We take that same view that people have the money, they just don’t have the services provided to them. So that’s on the social. When we talk about social, we”re helping to improve their lives and enabling them to have that.

Then you can also look on the environmental perspective. One of the transactions that we are involved in in one of the businesses is enabling low income households to switch from their traditional fuel of wood as a cooking fuel to LPG gas. We call it a cleaner fuel. Some would say, well, is that really green? Well, if you look on the energy ladder for them, it is green.

A statistic that sort of moved me when I was looking at this opportunity is that in Africa, there”s a statistic that about 500,000 deaths a year come from indoor air pollution, and about 90% of that is children under the age of four. So just because someone”s mother has chosen to cook with wood, a child has died. So there”s a social aspect there, and there”s an environmental aspect from the deforestation point of view.

But we are not sacrificing financial returns. I”m an ex-investment banker. I used to be with a traditional private equity firm, so I still use the same rigor, but I use it to also provide meaning in our investments. Does that answer your question about defining impact?

Snow: Yes, absolutely. I”m going to ask you about your profile in Nigeria as a businesswoman. You”ve done something that not a lot of private equity people or people in general have done, which is to be on a popular television show. It was called Dragon”s Den Nigeria. How did that come about, and was it a fun thing to do, and was it popular?

Ishmael: Starting from the end, it was very popular. I realized it was popular one day when I was at the airports, trying to be inconspicuous, as one does, because you don”t think anybody knows you. And let”s just say that I realized very quickly that I couldn”t be inconspicuous any longer.

It was very popular, and it was particularly popular amongst the youth and up-and-coming entrepreneurs, because they thought they were getting a business education on the television. And if you think that many people, access to education is a challenge, and then if you think about access to business education– so for them, it was like, this is fantastic. I”m learning. I”m on the go. Even if they”re not investing in all the businesses, I can see what the issues are. I can see how I can think about my opportunity. So it was very popular.

It was very satisfying for the judges on the program, because we realized that we have a long way to go. I mean, if you compare it to Dragon”s Den in the UK, for example, the quality of the opportunities, there”s a vast difference.

Snow: In which direction?

Ishmael: Well, in Nigeria, the quality of the opportunities was far poorer, and also the quality of the management. And again, it”s about exposure. It”s about having that kind of guidance which is readily available in the West, and not necessarily so in our markets.

If I think about my peers in the traditional private equity world, they just wouldn”t be dealing with these entrepreneurs, because they”re looking at the traditional infrastructure– oil and gas. And the typical managers that are coming to them are ex-corporate managers. But these are people that, either through lack of job opportunities, or through the lack of opportunity to even earn an income– whether it”s to trade, or whatever– they wanted to be entrepreneurs.

You know, we have entrepreneurs out of necessity in our markets, and this was their first time of being given a grounding in how to even think about an opportunity and present that opportunity. So for us, it was very gratifying, and we enjoyed that aspect of it. I”m not sure I enjoyed the popularity aspect of it. But no, it was very gratifying. And although it”s something that most private equity people wouldn”t do, for us, and for the kind of people that we look at and opportunities, it was a very good springboard.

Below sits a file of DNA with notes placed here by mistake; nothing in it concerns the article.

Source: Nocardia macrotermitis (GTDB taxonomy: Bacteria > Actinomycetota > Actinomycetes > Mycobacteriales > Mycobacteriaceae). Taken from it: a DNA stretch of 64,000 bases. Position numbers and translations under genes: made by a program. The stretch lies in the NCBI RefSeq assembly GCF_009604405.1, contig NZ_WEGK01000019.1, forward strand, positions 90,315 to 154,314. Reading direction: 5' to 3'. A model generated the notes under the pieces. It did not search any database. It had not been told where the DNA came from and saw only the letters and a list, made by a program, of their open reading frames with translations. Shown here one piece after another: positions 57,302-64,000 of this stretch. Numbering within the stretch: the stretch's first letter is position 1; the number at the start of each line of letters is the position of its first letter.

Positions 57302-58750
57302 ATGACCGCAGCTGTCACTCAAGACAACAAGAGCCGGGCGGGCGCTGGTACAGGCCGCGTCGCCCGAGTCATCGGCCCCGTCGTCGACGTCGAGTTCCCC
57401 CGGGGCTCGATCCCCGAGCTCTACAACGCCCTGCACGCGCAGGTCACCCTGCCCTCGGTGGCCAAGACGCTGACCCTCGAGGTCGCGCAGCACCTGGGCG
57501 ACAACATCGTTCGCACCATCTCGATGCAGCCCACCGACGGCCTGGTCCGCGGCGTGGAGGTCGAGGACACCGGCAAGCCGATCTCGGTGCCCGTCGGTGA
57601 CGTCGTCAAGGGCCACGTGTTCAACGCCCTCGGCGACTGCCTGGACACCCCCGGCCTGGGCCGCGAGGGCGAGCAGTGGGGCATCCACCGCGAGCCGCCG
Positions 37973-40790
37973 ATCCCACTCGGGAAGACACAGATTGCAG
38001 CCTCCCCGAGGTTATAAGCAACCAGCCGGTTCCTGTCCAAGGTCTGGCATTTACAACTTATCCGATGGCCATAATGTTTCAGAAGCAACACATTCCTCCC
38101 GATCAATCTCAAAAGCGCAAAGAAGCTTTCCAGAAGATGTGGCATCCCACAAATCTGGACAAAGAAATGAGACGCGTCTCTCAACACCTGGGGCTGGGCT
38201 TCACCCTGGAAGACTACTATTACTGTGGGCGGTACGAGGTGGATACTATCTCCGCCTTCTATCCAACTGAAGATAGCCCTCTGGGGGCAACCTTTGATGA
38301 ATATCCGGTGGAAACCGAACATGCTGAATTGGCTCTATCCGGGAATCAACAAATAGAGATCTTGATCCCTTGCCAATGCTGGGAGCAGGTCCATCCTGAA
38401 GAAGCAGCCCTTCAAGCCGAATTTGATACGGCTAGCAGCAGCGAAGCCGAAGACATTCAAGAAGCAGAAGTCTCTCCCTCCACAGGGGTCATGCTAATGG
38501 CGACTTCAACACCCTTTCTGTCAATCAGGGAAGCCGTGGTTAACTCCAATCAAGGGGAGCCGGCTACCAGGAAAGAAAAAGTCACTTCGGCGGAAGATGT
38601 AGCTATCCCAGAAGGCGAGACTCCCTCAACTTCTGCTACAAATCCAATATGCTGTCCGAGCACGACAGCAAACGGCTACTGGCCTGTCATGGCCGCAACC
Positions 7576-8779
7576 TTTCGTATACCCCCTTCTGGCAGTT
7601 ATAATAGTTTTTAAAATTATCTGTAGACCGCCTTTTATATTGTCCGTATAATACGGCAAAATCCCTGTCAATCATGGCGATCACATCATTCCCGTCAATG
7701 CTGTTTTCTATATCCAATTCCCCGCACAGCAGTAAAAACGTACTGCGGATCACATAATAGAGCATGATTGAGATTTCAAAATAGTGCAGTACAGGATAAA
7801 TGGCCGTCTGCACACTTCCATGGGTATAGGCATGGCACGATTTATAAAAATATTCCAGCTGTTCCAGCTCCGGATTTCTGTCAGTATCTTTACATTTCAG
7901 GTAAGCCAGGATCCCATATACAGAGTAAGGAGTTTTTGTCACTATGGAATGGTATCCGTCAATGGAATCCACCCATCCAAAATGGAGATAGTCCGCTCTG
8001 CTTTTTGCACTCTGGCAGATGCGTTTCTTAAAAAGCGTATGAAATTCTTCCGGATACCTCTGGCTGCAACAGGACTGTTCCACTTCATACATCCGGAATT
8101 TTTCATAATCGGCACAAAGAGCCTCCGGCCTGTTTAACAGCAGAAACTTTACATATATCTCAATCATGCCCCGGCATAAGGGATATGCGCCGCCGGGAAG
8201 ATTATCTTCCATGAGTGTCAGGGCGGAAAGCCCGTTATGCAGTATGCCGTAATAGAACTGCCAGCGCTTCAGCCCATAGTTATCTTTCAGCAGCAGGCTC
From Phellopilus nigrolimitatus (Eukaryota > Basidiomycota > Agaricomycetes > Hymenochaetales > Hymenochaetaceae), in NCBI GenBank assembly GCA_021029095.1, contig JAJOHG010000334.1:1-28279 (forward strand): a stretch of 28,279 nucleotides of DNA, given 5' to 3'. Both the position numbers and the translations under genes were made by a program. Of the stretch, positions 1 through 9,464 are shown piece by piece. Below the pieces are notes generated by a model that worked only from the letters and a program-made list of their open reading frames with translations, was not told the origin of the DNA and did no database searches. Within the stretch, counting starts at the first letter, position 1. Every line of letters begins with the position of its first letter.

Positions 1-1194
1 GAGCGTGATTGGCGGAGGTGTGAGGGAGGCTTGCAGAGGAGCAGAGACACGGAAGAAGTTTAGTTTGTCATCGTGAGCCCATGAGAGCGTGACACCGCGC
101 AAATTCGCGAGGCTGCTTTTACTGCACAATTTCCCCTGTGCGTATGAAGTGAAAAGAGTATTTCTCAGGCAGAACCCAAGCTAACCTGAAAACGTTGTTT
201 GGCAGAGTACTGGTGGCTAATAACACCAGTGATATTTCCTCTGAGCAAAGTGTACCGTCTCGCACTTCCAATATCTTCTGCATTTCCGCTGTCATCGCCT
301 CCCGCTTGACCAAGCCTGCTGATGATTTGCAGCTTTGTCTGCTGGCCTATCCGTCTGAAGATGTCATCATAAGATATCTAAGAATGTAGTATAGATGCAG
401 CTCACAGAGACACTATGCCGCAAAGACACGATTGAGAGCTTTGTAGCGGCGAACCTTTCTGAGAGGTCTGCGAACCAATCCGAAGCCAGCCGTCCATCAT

David Snow, Privcap: We are joined today by Tokunboh Ishmael of Alitheia Capital, based in Lagos, Nigeria. How are you, Tokunboh? Thanks for joining us.

Tokunboh Ishmael, Alitheia Capital: I”m very well. Thank you. Thank you for having me.

Snow: You are one of two co-founders of Alitheia Capital. You focus currently on the Nigerian private equity opportunity. I”d like to talk about a lot of different things with you, but maybe we can start with Nigeria.

It”s a huge country. Not a ton of private equity firms there. And so I”m wondering if you can talk about the distinct private equity opportunity in Nigeria from your vantage point.

Ishmael: Thank you very much. Well, actually, there are a few companies. But what we found is that those companies are focused in a particular area– the sort of larger transaction infrastructure transaction, where they”re looking to by cash flow, essentially, invest in a business that already has a lot of cash flow going. So you have Capital Alliance, AfricInvest as well. But you”re right, there are not many players.

Now, in terms of the opportunity, the opportunity exists along the spectrum, whether you”re a large private equity player or a smaller one like us. We”re in the more smaller brackets, and have a niche which I”ll come onto. With the larger players, they”re typically looking at transaction sizes of north of $10 million. They”re looking in the mainstay sectors of the economy, oil and gas, and now telecom in recent times, looking at large transactions.

But what we found in looking at the market is there are a number of companies, particularly the small and medium enterprises– we call them the missing middle– squeezed between being too small for the larger private equity guys and being too big for the traditional microfinance, if you like. And for us, we see those entities as the ones that are probably better able to, in some cases, serve the broader population, and in some cases actually engage and employ them. And the broader population anywhere– I mean, we”re talking about Nigeria, but Nigeria, 160 million people, or Africa, a billion people, everybody needs food.